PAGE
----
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Apr 10, 2014 05:57 AM

How much should an "all you can eat" buffet cost?

Meal Mart in Monsey is offering that for dinner at 14.99 per adult/child over 12 and 5.99 per child below 12. They had some sort of meat (pepper steak-like), lo mein, sesame chicken nuggets, kugel, potatoes, chicken soup and squash soup. I thought the 14.99 was a bit steep, but my 12 year old son ate enough for 3 people so I guess he got his fair share. What do you think of the price?

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  1. Dairy places that I know of in NJ that have all you can eat buffets (2) are 9.99, the offerings seem more varied than what you describe above, but a) its dairy food and b) they do not have a lower price for children. I think the chinese buffet in Manville is roughly the same price you see at this Meal Mart, not sure if it has much more of a variety than that. All you can eat lunch buffet at Shalom Bombay in Manhattan, also meat, I think is 14.99, also limited items to chose from.

    1. I think that's fair. I remember Shang chai in Brooklyn had a buffet that was about $20/person. If you walked in, you had to pay.

      1. What do entrees cost? What do you usually spend on a meal there? There is too much variability in real estate, staff, and ingredient costs to make comparisons useful. I'd just say that the cost should be slightly more than the cost of an appetizer + entree that is available through the buffet.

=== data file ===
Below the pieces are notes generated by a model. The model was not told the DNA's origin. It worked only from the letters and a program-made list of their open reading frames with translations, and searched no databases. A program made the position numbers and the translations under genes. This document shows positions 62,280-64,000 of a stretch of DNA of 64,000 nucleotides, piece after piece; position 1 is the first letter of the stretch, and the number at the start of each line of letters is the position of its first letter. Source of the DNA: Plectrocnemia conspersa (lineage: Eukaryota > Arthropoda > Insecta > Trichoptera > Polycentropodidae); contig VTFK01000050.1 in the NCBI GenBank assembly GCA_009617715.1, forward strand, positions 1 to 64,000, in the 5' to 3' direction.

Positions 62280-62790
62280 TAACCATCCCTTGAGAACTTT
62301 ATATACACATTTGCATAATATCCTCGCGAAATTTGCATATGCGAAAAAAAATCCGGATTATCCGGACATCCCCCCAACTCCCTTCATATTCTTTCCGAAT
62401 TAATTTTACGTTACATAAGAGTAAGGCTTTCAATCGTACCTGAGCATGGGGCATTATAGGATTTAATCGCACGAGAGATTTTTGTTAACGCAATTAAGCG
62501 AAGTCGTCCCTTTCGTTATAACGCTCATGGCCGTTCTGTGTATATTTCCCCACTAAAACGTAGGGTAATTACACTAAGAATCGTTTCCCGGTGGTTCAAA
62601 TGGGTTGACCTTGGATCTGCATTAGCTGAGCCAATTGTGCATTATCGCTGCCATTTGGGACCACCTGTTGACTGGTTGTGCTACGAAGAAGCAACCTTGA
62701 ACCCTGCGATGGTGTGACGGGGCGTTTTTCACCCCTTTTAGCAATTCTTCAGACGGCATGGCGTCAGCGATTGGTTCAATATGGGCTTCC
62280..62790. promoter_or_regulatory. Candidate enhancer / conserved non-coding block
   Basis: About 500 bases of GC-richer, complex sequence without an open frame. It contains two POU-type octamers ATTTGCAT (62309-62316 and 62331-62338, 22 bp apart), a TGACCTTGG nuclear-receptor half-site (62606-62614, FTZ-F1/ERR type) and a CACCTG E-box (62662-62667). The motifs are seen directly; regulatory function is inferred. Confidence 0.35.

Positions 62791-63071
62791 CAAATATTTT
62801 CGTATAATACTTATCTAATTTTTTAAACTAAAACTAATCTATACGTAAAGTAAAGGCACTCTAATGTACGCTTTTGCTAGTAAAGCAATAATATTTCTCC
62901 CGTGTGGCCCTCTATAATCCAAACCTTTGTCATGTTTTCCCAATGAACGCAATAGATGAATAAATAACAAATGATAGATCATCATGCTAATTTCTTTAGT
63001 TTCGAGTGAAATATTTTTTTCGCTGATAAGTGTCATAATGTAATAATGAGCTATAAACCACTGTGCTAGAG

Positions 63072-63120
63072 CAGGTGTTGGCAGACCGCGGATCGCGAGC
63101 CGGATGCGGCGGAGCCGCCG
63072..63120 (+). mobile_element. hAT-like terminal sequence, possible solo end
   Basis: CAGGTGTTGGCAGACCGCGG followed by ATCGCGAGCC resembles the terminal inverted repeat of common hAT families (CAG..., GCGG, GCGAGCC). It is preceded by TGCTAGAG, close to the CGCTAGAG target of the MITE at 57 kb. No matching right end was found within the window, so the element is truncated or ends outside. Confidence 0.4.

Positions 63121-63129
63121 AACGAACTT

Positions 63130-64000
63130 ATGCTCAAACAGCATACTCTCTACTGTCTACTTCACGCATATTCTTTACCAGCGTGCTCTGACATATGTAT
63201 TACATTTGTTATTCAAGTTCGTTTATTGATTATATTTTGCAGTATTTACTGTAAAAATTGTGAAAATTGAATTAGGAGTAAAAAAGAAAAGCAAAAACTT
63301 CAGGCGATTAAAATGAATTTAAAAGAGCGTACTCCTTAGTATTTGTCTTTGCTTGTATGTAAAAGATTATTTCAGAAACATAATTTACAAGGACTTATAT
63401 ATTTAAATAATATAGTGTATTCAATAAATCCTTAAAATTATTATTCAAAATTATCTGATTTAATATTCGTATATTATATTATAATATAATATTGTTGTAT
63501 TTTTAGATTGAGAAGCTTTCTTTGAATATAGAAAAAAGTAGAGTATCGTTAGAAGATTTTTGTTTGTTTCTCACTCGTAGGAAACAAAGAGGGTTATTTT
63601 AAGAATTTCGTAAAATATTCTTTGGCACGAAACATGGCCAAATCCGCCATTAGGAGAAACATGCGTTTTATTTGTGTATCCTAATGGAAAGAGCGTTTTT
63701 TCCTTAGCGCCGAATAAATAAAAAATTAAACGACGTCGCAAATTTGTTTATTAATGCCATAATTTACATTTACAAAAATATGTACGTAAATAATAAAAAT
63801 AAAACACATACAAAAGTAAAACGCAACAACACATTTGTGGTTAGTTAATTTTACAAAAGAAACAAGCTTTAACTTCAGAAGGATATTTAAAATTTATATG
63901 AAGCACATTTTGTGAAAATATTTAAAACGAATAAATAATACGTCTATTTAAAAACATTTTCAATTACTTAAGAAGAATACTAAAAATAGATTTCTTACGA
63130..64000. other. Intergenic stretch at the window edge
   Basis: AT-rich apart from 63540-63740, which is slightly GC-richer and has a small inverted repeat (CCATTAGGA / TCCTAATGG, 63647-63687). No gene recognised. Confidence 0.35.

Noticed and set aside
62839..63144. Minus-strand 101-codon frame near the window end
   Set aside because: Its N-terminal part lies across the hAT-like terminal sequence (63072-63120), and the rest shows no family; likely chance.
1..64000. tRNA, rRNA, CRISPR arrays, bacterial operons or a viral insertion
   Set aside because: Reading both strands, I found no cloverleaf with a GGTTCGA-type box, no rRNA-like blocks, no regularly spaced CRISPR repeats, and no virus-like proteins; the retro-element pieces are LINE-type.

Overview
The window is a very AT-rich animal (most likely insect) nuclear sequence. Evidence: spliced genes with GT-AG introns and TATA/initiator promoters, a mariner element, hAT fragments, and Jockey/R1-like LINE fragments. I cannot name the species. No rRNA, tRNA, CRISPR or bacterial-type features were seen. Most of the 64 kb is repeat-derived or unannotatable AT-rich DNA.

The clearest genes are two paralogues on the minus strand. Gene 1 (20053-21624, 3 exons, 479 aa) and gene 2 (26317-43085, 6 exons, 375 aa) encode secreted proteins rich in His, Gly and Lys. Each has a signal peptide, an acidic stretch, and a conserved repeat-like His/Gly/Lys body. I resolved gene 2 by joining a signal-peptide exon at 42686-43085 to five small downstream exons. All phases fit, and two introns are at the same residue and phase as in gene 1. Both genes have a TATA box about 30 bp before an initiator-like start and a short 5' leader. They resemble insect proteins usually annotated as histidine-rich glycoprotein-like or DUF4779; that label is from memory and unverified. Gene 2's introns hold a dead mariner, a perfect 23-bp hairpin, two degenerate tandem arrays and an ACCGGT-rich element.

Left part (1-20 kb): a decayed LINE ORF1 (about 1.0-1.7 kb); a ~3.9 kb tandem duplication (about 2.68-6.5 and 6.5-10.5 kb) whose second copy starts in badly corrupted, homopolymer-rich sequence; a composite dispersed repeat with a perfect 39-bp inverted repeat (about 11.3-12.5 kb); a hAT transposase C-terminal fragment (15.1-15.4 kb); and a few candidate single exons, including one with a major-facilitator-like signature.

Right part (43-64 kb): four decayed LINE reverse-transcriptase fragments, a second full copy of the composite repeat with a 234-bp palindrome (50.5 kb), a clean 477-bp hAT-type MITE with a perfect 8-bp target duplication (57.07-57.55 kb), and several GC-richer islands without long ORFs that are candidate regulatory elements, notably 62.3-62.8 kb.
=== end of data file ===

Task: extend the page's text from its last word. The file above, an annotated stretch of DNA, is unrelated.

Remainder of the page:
1. Price doesn't seem out of line, but it doesn't sound like much of a buffet. Two main course choices and a couple of side dishes?

          1 Reply
          1. re: queenscook

            I agree. Not enough choices, especially protein.

          2. If you had guests like me they would be losing money on $15 all you can eat:) that is why I LOVE buffet style events. At weddings I find the main to be so anticlimactic compared to the schmorg.

            1 Reply
            1. re: MartyB

              Agree strongly! Bedeken food is often far better than wedding food. I don't go for the food, so I'm not disappointed as a guest, but if I were paying for the thing, I'd be up in arms over the quality of dinner food. I think the caterers just naturally pull out the stops for the bedeken because many of those people will leave before dinner, and they want the maximal exposure for their best food, because it's an investment in their future earnings. Once people are dancing, the food tends to be totally secondary.